Lewis and Clark entered Montana as part of their expedition from 1804 to 1806. They were searching for a water route that would provide access to the Pacific Ocean. They found a land where Indians migrated in step with enormous herds of buffalo.
During the 1880s, cattle barons discovered the plush grazing lands in Montana. They brought herds of cattle from Texas and claimed thousands of acres as their own. Among those ranches was one known as the Hash Knife Ranch. Kid Curry was friendly with a horse wrangler working on the ranch. For that reason, it was chosen as a good place to stash a relay of horses to be used after the bank robbery in Belle Fourche, South Dakota (we covered the bank robbery and trail to Hash Knife in the January 2010 issue, "Hard Ride to Hash Knife, Part I: Bank Robbery Getaway").
Kid Curry, Sundance Kid, George Curry, and Walt Puteney arrived at the Hash Knife on Box Elder Creek from different directions. They had taken separate trails to make it harder for a posse to follow. After a short reunion, they decided to split up again and take separate trails to Hole in the Wall in Wyoming.
Retracing the gang's steps, this article's author Lone Writer and his friend Happy Jack left Hash Knife and spent the night in the national forest south of Ekalaka. They decided to follow the Powder River all the way back to Hole in the Wall. To make that connection, they headed west to the ghost town of Powderville. The Powder River originates in the Big Horn Mountains near Hole in the Wall in Wyoming. It flows on a Northeasterly course into Montana and empties into the Yellowstone River.
The Powder River Route crosses wide open country with very few signs of civilization. Most all of the route is unpaved. It crosses rolling hills with beautiful views of the river. Although the river is frequently in view, much of the land on both sides is privately owned and fenced. In several places, the road crosses the river and in one place a recreation area has been constructed.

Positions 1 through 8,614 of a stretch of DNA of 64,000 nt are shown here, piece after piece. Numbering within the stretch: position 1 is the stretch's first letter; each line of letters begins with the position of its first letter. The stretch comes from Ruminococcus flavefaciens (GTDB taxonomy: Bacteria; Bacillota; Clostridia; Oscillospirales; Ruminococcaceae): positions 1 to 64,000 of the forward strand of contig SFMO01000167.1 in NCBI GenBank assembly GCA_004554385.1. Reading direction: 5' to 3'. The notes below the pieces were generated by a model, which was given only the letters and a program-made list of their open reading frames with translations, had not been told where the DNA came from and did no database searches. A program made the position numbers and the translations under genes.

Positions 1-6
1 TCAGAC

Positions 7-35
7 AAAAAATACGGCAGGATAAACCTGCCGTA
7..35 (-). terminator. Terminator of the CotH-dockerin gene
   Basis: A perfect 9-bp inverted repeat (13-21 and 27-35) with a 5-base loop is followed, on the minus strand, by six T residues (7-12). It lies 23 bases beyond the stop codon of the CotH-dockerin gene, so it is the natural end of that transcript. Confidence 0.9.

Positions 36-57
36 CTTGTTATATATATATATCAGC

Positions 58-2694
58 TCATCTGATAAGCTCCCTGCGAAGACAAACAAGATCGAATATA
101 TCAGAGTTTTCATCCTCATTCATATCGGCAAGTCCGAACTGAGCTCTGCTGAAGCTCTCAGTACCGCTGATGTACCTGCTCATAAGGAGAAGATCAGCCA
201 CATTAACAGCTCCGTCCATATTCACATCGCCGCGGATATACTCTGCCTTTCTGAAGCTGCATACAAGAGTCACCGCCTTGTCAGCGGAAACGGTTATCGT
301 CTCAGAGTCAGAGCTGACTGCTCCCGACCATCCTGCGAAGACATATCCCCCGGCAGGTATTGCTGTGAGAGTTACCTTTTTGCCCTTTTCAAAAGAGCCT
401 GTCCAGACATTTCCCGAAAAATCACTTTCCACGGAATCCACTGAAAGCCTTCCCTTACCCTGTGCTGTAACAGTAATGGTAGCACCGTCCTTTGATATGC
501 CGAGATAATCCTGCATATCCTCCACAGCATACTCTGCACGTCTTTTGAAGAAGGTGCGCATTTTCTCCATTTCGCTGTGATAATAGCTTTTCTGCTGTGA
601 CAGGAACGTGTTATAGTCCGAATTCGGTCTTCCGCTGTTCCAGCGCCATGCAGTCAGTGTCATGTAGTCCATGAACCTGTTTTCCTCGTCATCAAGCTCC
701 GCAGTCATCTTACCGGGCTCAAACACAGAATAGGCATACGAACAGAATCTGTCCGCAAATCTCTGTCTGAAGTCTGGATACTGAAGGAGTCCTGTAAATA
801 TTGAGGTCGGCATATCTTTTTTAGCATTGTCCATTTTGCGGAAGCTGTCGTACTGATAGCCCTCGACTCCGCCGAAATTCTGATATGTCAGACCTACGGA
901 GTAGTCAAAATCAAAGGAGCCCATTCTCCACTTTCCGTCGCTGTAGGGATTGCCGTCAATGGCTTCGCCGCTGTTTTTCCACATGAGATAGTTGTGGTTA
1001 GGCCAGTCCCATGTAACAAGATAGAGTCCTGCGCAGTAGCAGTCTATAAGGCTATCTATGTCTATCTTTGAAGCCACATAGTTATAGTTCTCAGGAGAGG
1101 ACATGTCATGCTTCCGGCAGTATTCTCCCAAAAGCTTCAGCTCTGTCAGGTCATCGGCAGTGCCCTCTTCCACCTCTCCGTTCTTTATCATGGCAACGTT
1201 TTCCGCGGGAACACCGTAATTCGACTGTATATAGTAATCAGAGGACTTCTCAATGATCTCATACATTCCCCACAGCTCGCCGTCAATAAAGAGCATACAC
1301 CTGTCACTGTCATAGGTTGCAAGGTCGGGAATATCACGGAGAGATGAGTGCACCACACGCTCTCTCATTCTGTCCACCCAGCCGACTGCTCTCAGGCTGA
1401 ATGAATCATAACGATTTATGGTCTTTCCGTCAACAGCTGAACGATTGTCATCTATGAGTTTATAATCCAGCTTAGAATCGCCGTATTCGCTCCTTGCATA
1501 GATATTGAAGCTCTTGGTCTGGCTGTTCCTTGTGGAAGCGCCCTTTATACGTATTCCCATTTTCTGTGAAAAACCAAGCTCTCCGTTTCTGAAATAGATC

It crosses about 260 miles with only a few places to purchase fuel. Lone Writer and Happy Jack had topped off their gas tanks in Ekalaka and were nearly empty by the time they passed through Kaycee in Wyoming.
The town of Kaycee originated when a homesteader named Nolan started the K-C Ranch on the Powder River. That ranch eventually became headquarters for rustlers who were running herds into Hole in the Wall. On April 10, 1892, Texas gunfighters surrounded the ranch house. They had been hired by cattle barons to eliminate the rustlers. The gunmen burned down the ranch and killed the two men inside.
A few days later those same gunmen were surrounded by more than 200 Wyoming cowboys and rustlers near Buffalo, Wyoming. No doubt they would still be there six-feet under if not for being rescued by soldiers from a nearby fort. No charges were filed for the killing at the K-C Ranch, but the gunmen were put on a train back to Texas.
In 1897, the first building for the town of Kaycee was built near the burned out home at the K-C Ranch. Of course, that building was a saloon. A short time later, a blacksmith shop was built on the river bank. Buildings were added one by one until it became the small community that exists today. When the post office was established, the name K-C had to be spelled out and became Kaycee.
Today, a few motels, restaurants, gas stations, and a rest area for Exit 254 on I-25 have made it a popular stopping spot between Buffalo and Casper. The museum includes wagons, implements, a school house, and a jail.
The road between Kaycee and Barnum is paved. It follows the same general path used as a stagecoach route many years ago. This is the only route that could be used to get a wagon into Hole in the Wall without going hundreds of miles around the Red Wall. That access through the Red Wall was carved out by the Middle Fork Powder River.
Although modern construction has provided other roads down the Red Wall, in the 1890s there were only two ways to get into Hole in the Wall from the East. The easiest route was the one used by the paved road to Barnum following the Middle Fork Powder River. That involved passing through a hole that could be defended by positioning riflemen in the cliffs on either side of the hole. This is the route that was used decades ago as Hole in the Wall for books, stories, and fictional accounts of the outlaws behind the Red Wall. On some older maps, this access is called Hole in the Wall, and the other access is called Outlaw Gap.
Outlaw Gap is nothing more than a deer trail down the vertical cliffs mostly created by erosion. It's no place for an amateur to practice riding a horse. In modern times, it is the one formally designated as Hole in the Wall. It is located on BLM land but is mostly surrounded by private land. Cabins used by the outlaws were located within sight of this access. Nothing is left of the cabins and the site is on private land.